Other Vegetables:
Broccoli, cauliflower, carrots, zucchini, bean sprouts, corn, green beans.

Dipping Sauces
Often, the hot pot is not the source of big flavours; it’s the personalized dipping sauce that sings and heightens the experience. You drop your protein and vegetables into the broth, or allow them to cook for a few minutes, scoop them out onto a plate or bowl, then sink the protein/veggie into the dipping sauce before eating. Choices of sauces include: Soy sauce, fish sauce, oyster sauce, Chinese black vinegar, Hoisin sauce, Chinese chili oil and Chinese sesame paste.

Soup Base
The broth is the foundation of any hot pot, and you can make your own with prepared chicken, beef or vegetable broth, then layer with flavour agents such as fresh or dried chilies, fish sauce, Chinese rice wine, garlic, soy sauce and vinegar. The easy solution is to venture out into your local Asian market and look for the many Hot Pot Soup Bases. You will be spoiled for choice: Tomato Broth, Mushroom Broth, Sichuan Pepper Broth, Mild Broth, Spicy Broth, Vegetable Broth.

For a homemade spicy broth, fry dried whole chilies in vegetable oil until they turn red. Scrape into the hot pot with prepared chicken broth with star anise, sliced ginger and chunks of green onions.

Protein
Just about any protein will be utterly delicious in a hot pot. Buy thinly sliced lamb, beef or pork belly (often found frozen in Asian grocery stores) for pure ease of enjoyment. Dip a slice of your chosen protein a few times in the hot pot and, it’s done in about 30 seconds. For chicken, look for chicken cutlets and thinly slice into strips.

Seafood
Shellfish additions are as endless as the sea and promise to add even more flavour to the pot. The current favourite is shrimp, and don’t be afraid to leave the shell and head on. Scallops come in all sizes, oysters should be shucked and can be purchased frozen, shucked. Mussels are sustainable, and you need only to remove the beards and cleaned, clams need a good scrubbing too, and the littlenecks are best for hot pot for their quick cooking time, and they take up little room.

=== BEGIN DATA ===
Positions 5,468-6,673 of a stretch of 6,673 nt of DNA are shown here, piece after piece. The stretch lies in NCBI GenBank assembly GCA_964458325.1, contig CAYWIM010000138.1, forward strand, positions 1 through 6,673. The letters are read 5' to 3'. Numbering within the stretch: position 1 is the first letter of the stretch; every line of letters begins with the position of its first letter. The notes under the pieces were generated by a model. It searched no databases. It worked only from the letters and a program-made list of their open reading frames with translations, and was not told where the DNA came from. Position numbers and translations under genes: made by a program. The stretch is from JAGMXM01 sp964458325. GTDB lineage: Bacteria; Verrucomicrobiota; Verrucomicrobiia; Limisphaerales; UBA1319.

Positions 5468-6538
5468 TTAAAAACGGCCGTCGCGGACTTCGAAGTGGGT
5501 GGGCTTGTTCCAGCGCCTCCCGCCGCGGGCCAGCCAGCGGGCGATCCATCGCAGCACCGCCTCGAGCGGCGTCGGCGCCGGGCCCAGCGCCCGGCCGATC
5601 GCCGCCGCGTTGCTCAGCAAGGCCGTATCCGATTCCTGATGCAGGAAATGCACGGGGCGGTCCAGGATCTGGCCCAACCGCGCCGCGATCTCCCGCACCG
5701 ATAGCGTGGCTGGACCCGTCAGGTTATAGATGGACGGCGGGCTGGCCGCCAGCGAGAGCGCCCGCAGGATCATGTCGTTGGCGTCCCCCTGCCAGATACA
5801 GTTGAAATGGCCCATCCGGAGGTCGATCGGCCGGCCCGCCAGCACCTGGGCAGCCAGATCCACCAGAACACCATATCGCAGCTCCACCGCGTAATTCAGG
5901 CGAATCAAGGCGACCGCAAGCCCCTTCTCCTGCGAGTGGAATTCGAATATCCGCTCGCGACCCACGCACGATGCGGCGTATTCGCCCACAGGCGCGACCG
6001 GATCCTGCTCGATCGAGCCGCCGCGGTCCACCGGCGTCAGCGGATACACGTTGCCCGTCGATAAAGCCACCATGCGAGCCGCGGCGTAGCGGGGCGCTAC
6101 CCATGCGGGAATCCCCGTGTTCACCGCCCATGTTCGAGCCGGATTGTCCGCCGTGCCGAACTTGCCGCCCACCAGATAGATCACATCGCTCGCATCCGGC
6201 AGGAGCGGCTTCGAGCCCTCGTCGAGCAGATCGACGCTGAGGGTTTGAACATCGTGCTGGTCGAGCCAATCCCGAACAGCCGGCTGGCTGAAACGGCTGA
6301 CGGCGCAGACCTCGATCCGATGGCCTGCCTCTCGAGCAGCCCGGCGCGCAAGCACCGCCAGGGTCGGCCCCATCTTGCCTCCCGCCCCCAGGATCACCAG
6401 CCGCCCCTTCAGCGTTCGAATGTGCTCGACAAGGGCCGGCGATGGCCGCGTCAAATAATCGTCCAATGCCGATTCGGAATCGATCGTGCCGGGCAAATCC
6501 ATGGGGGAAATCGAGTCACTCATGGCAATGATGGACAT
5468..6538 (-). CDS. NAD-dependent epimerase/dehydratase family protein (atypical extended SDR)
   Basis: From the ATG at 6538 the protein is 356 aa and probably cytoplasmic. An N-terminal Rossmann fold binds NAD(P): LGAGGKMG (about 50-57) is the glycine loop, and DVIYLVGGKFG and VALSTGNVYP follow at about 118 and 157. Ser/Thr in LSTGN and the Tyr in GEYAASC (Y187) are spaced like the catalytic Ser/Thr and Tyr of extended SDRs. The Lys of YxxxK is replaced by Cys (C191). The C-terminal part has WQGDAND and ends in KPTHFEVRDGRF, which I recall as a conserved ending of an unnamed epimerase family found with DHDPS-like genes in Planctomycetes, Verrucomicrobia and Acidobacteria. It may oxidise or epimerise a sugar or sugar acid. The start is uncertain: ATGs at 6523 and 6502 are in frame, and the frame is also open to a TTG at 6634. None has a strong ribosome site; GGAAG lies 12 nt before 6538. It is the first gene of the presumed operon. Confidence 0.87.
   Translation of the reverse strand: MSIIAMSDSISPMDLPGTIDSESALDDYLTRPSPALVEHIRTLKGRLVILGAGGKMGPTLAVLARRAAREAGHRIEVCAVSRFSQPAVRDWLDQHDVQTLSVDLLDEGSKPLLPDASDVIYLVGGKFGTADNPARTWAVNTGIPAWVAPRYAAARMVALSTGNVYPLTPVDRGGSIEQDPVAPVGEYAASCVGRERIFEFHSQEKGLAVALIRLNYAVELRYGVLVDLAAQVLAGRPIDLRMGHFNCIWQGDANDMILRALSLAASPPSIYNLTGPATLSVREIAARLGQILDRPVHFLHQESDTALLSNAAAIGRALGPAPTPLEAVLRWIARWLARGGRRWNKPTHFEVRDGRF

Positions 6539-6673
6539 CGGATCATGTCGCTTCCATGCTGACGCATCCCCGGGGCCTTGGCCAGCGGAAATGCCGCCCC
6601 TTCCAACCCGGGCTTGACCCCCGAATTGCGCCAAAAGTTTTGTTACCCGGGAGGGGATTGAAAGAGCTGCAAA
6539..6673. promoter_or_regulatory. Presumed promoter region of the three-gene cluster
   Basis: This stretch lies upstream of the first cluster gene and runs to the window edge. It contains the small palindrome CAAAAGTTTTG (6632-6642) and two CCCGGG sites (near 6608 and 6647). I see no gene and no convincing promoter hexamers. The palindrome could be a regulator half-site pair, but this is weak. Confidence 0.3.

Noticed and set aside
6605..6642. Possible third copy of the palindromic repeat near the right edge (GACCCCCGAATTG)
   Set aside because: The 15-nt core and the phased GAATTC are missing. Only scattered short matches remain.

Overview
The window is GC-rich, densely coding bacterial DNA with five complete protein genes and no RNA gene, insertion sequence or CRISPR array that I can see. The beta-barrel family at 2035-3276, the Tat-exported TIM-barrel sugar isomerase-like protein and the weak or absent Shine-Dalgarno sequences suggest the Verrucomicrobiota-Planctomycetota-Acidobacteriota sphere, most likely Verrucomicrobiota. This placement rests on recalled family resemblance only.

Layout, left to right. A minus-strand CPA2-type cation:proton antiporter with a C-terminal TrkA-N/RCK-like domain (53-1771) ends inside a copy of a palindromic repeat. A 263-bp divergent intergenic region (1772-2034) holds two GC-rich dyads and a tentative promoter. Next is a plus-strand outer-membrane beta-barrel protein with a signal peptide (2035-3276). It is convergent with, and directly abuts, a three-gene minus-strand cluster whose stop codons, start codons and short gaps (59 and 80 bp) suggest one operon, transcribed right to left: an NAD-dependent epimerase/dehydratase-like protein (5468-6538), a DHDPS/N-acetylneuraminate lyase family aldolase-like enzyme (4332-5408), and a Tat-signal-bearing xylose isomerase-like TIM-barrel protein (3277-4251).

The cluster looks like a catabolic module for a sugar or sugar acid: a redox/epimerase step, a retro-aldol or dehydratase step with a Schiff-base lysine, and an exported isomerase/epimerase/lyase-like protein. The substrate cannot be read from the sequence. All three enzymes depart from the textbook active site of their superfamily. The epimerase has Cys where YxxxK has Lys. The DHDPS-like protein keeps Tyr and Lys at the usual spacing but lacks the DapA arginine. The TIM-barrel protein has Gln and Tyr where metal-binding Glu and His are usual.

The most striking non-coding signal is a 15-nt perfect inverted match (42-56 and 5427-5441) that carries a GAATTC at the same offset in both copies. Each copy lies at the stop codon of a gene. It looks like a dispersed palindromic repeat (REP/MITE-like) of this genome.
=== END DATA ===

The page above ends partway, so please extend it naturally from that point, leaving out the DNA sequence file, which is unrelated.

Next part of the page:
Fish Balls and Fish Cakes
Fish of all varieties when thinly sliced are great in a hot pot. Place salmon, halibut, and bass in the strainer during the cooking process to catch all the flaky pieces.

Fish balls are pressed fish paste, cuttlefish, shrimp and lobster and can be round, square, oval and even come in a variety of colours from white to brown to pink. Look for them in the freezer section of any Asian grocery store, when they’re already cooked and frozen and need a minute or two in the hot pot to thaw. When they float to the surface, they’re ready for dipping.

Tofu
Medium-firm or firm will work, the soft or silken variety won’t survive the jostling dippers from all angles. Fried tofu is pre-cooked and needs only warming.

Noodles
Traditionally, rice noodles are an excellent choice for its quick and clean cooking. Wheat noodles will thicken the broth and leave a cloudy soup.

From a party of two to an elaborate gathering, hot pot is a warming, fun and creative dinner idea, and the most deliciously entertaining.

We’ve also rounded up last-minute party appetizers that are beyond easy. You should also try your hand at this easy, cheesy fondue board for entertaining.